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Road Test: 2009 Subaru Outback

As-Tested Price: $31,190
Engine: 2.5-liter horizontally-opposed 4-cylinder
Transmission: 4-speed automatic w/shift control
EPA Fuel Economy: 20-city, 22-combined, 26-highway
Observed Fuel Economy: 18.8-mpg [90% snow covered roads, < 45mph]

The industry standard for usable utility that will get you anywhere you need to go in the most severe of weather conditions without breaking the bank during these frugal times.


  • Tackles the worst road conditions without breaking a sweat
  • Small thoughtful features, like wiper-blade deicers, are a lifesaver
  • Comfortable and well finished interior
  • Large and flexible storage capacity


  • Navigation screen brightness is never quite right and display graphics are looking dated
  • Wheels are prone to catching snow and becoming temporarily unbalanced
  • Fuel mileage lower than you would expect from a 4-cylinder
  • Four-speed automatic is smooth but needs at least another gear

2009 Subaru Outback Road Test

Vehicle Dynamics & Performance
Subaru has been long known for its affinity to all-wheel-drive. Every Subaru that rolls off the factory line has it, including the 2009 Outback.  It’s an often under appreciated feature that non-Subaru owners may be quick to dismiss as unnecessary, however we found during our stint it was extremely invaluable.  With snow falling every few days here in the Northeast we had ample opportunity to find out exactly how the Outback handled in the worst of road conditions.

Powered by a 2.5 liter horizontally opposed 4 cylinder- the Outback is not a screamer.  With only 170-horsepower on tap, it’s immediately obvious you’re not driving a WRX.   Despite some reservations we came to love the Outback’s mild demeanor and found the engine to be perfectly matched to the AWD system.  Lay on the throttle and power builds in a smooth predictable manner.

Vehicle stability control is standard across the Outback line for 2009.  By keeping tabs on the AWD system and taming wheel-spin when necessary the VDC system turns the Outback into a point and shoot tank. Aim the wheel where you want to go and hang on.  Snow, freezing rain, sleet- it doesn’t matter. We threw the Outback into the most challenging conditions we could find and every time drove away impressed. While other cars literally slid off the road around us, the Outback was sure-footed and inspired confidence. Trust us when we say not many cars, crossovers, or even trucks feel this balanced.

2009 Subaru Outback Road Test

Design Execution, Appearance, Fit & Finish
Subaru has increasingly done a great job on design over the past few years.  While going through an awkward styling phase not too long ago, minor changes on the 2009 Outback present a crisp visual package. The front end is more angular than in the past, almost aggressive.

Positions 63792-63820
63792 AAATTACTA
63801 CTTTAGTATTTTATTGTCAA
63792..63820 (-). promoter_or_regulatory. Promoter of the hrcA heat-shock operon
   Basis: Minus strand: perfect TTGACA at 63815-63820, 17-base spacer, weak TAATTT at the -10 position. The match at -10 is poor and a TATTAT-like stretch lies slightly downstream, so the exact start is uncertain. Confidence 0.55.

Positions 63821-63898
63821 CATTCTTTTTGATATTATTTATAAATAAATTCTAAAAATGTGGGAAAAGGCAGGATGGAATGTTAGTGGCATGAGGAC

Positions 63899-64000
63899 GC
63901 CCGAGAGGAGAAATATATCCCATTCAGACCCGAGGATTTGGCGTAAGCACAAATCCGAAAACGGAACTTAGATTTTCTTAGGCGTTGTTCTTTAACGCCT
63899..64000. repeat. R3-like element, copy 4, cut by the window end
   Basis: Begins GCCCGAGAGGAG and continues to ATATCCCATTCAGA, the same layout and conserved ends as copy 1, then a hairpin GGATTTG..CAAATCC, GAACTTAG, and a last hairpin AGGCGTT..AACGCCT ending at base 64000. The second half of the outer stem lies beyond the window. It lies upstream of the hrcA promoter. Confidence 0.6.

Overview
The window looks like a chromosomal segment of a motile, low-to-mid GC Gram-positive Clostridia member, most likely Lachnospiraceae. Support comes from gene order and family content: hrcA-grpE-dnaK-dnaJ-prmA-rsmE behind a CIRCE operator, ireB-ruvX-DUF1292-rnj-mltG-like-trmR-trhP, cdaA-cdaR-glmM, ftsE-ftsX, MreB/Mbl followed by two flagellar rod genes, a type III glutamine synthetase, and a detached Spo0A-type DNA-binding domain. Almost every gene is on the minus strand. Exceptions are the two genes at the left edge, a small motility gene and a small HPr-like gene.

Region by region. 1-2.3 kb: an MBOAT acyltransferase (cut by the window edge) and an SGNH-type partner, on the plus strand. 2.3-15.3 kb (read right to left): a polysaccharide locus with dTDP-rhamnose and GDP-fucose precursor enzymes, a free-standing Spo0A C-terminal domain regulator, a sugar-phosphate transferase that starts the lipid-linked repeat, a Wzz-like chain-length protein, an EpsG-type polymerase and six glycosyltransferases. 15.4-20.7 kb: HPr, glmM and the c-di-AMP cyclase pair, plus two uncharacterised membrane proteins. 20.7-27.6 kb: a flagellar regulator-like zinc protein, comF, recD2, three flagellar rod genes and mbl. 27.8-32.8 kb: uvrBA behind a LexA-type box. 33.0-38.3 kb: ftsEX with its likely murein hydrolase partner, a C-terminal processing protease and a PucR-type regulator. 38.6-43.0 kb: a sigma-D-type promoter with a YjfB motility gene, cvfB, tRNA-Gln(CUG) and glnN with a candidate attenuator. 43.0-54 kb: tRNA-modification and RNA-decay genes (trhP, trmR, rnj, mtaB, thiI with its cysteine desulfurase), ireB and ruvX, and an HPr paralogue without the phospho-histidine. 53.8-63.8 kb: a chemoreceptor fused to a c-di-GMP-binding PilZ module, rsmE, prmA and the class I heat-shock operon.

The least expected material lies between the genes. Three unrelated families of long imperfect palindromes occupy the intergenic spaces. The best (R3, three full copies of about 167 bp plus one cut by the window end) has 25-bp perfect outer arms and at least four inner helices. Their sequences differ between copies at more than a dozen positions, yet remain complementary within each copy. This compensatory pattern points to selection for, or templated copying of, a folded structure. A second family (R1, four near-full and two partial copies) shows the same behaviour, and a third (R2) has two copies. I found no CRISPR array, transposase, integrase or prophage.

Inside, the Outback has soft textured surfaces reminiscent of what you would find in a Volkswagen. You’re not getting top quality all the way around, but harder plastic and materials are limited to scratch prone areas, consistent with the overall utility theme.

The faux interior wood trim adds warmth and looks good.  Gauges are straight forward but even at max, never got as bright as we would have liked.

2009 Subaru Outback Road Test

Audio, Electronics, & Technology
We were reassured that Subaru isn’t resting it’s hat entirely on the Outback’s utilitarian qualities.  An impressive 440-watt harman-kardon branded sound system plays burned MP3 files, is pre-wired for satellite radio, and even has an auxiliary input.  Sound quality was impressive for this price range.  Being the spoiled audiophiles that we are left us wishing for a crisper low end, but in reality it’s hard to get much better.

Our Outback also came equipped with Subaru’s navigation system.  While simple in presentation, it offers a set of digital auxiliary gauges, fuel mileage information, a calendar, and a simple display of maintenance records.  Handy and useful for sure.

2009 Subaru Outback Road Test

Comfort & Ergonomics
A stand out area for Subaru has been their three-spoke steering wheel.  It’s super comfortable, wrapped in leather, and just feels right.  Audio and cruise controls are positioned perfectly and have a positive action.  It’s surprising how many automakers can’t get steering wheel mounted controls to feel even remotely this good.

The door window switches are oddly placed- partially blocked by the door grab handle. It leaves no good spot to rest your arms and makes quick window adjustments challenging behind the wheel. The heated leather seats are a lifesaver on frigid mornings and allow the already comfortable seats to be even more so.

One small touch that we really appreciated was a heated wiper blade rest at the base of the windshield. Even a thick coating of ice and snow was quickly loosened enough to come free in a few minutes.  When heavy snow is falling the last thing you need is frozen wiper blades streaking your vision.  Subaru does a great job building in utility and function all around.

2009 Subaru Outback Road Test

Closing Words
While almost every single automaker saw a massive drop in sales during 2008, Subaru actually bucked the trend and gained ground. After getting wheel time in the new Forester a few weeks ago and now the 2009 Outback it’s really no surprise why. Subaru offers an affordable no frills ride that is really tough to beat when it comes to value.  The 2009 Outback will never let you down when you absolutely need to get somewhere while comforting you in all the right ways. We’re sad to see it go.

Check out our Road Test Gallery
We’ve got a whole slew of photos from our time in the 2009 Subaru Outback Click the image below and take a look.

2009 Subaru Outback Road Test

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